Mr Cowen’s inadequate response
‘Sorry” is an inadequate response Mr Cowen. You may have left public life, but citizens of this State carry the burden of an economic collapse caused by governments you both led and served in. Claiming ignorance or blaming others does not answer adequately. The US Federal Reserve put it pithily on economic management: “the hardest thing is to take away the punchbowl when the party is in full swing”. On that criterion alone, you and your colleagues failed to do what was required.
Many politicians conflate the interests of their party with the good of the country. In that regard, few have had more practice than Fianna Fáil ministers. Mr Cowen has taken that approach, ignoring the effects of policies and practices that were designed to get his party re-elected. He may not have laid the foundations for a building, banking and economic crash – Bertie Ahern and Charlie McCreevy have more to answer for in that regard – but he certainly followed where they led.
Mr Cowen took over from Mr McCreevy as minister for finance in 2004 and the light touch regulation/let-it-rip approach of his predecessor continued. In different circumstances, rising wages and inflation might have slowed the economy. But, with EU money flooding in and the tax base shrinking, that didn’t happen. A building bubble, linked to bad planning and excessive lending, and encouraged at every point by government policy, grew out of control. When that bubble popped, so did government revenues. A flight of capital brought panic and the banking guarantee.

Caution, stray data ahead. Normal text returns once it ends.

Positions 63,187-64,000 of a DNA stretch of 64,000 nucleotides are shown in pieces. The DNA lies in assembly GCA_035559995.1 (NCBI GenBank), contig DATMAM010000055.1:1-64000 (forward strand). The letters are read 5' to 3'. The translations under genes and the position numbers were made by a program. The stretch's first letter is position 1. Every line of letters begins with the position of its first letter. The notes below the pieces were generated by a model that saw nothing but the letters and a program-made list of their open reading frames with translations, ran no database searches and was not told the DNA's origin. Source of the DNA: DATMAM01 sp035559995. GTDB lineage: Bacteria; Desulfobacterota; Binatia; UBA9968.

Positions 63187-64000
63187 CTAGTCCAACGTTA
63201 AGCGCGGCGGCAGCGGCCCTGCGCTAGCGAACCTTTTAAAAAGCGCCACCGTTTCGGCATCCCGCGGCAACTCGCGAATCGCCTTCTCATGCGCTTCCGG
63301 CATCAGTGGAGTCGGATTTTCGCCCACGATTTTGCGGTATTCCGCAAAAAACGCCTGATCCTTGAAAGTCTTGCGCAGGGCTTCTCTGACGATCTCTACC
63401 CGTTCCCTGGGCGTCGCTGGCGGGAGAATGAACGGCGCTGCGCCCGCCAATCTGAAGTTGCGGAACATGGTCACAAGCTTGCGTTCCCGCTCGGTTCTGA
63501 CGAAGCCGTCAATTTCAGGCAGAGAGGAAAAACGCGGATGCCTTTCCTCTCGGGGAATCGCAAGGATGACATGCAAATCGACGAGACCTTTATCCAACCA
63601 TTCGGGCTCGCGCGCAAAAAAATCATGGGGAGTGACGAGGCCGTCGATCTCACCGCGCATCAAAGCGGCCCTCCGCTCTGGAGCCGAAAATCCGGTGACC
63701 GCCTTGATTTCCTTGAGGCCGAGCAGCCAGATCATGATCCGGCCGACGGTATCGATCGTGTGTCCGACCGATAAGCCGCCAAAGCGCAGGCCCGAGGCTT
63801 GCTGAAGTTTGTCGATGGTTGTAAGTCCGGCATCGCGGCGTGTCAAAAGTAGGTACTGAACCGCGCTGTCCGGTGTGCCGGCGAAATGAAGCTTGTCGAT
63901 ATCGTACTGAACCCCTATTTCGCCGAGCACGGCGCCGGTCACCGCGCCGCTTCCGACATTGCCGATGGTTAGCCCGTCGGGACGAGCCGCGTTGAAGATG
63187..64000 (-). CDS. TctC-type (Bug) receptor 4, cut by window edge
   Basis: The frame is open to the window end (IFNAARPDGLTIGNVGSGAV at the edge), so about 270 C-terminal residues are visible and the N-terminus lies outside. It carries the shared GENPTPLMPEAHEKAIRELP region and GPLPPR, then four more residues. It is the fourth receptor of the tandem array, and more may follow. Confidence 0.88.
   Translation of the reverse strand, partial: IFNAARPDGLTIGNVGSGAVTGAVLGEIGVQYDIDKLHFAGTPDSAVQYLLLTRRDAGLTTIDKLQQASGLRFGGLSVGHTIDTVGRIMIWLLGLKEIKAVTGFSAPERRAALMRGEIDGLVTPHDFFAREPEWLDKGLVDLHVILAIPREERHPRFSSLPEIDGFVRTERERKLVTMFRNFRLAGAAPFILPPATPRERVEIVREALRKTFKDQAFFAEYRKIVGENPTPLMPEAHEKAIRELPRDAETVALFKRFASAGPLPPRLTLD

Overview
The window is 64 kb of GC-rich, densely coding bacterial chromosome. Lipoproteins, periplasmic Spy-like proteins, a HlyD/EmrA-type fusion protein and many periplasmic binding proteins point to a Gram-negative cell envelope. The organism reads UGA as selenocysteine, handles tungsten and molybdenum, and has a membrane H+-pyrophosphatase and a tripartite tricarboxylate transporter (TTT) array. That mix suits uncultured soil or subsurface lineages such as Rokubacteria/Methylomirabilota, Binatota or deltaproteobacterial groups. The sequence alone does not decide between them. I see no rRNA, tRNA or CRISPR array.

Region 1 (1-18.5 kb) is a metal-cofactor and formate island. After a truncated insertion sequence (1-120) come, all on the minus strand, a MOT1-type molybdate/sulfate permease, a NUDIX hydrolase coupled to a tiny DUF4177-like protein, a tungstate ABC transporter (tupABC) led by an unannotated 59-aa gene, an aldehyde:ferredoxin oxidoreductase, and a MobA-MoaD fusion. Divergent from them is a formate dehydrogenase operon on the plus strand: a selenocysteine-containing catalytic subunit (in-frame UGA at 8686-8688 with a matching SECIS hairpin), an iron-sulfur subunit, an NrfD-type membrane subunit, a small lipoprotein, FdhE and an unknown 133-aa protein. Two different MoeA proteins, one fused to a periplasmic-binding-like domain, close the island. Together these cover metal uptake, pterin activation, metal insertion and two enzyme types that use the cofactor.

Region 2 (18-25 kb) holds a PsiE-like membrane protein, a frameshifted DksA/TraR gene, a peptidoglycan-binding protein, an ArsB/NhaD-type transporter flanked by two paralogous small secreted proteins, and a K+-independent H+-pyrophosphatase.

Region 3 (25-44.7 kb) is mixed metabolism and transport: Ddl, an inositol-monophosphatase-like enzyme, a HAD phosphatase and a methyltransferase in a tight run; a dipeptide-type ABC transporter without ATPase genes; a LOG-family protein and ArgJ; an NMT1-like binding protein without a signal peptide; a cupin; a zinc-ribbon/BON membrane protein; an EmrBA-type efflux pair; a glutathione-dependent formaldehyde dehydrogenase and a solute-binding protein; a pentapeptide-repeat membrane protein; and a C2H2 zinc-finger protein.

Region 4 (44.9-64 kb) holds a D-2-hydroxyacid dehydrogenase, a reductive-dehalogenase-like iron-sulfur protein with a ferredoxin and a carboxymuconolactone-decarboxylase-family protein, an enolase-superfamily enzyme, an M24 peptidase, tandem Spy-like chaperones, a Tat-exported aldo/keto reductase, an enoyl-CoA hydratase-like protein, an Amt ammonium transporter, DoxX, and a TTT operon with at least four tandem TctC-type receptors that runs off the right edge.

In defence of a lack of preparation, Mr Cowen said his belief the economy would not collapse was shared by international finance agencies. He did not explain that their assessments were based on Department of Finance figures. Similarly, in presenting his promotion as taoiseach as something of a surprise, Mr Cowen ignored the fact that Mr Ahern had publicly chosen him as successor and appointed him tánaiste a year earlier. He may not have wished to draw attention to Mr Ahern’s likely motivation for that action, because of subsequent findings by the Mahon tribunal, but it placed a question against his recall.
Those who expect a Dáil inquiry to produce new information about the circumstances surrounding the banking guarantee may be disappointed. That the banks – and Anglo Irish Bank in particular – treated the government with contempt and received the €64 billion in taxpayers’funding they needed, is a matter of record. Some benefit may accrue from examining external pressures. Ultimately, however, bad decisions and poor management, involving a wide variety of parties, caused the meltdown. Identifying specific failures may provide a cautionary tale for the electorate. But it will not change the prime motivation of governments – to be re-elected.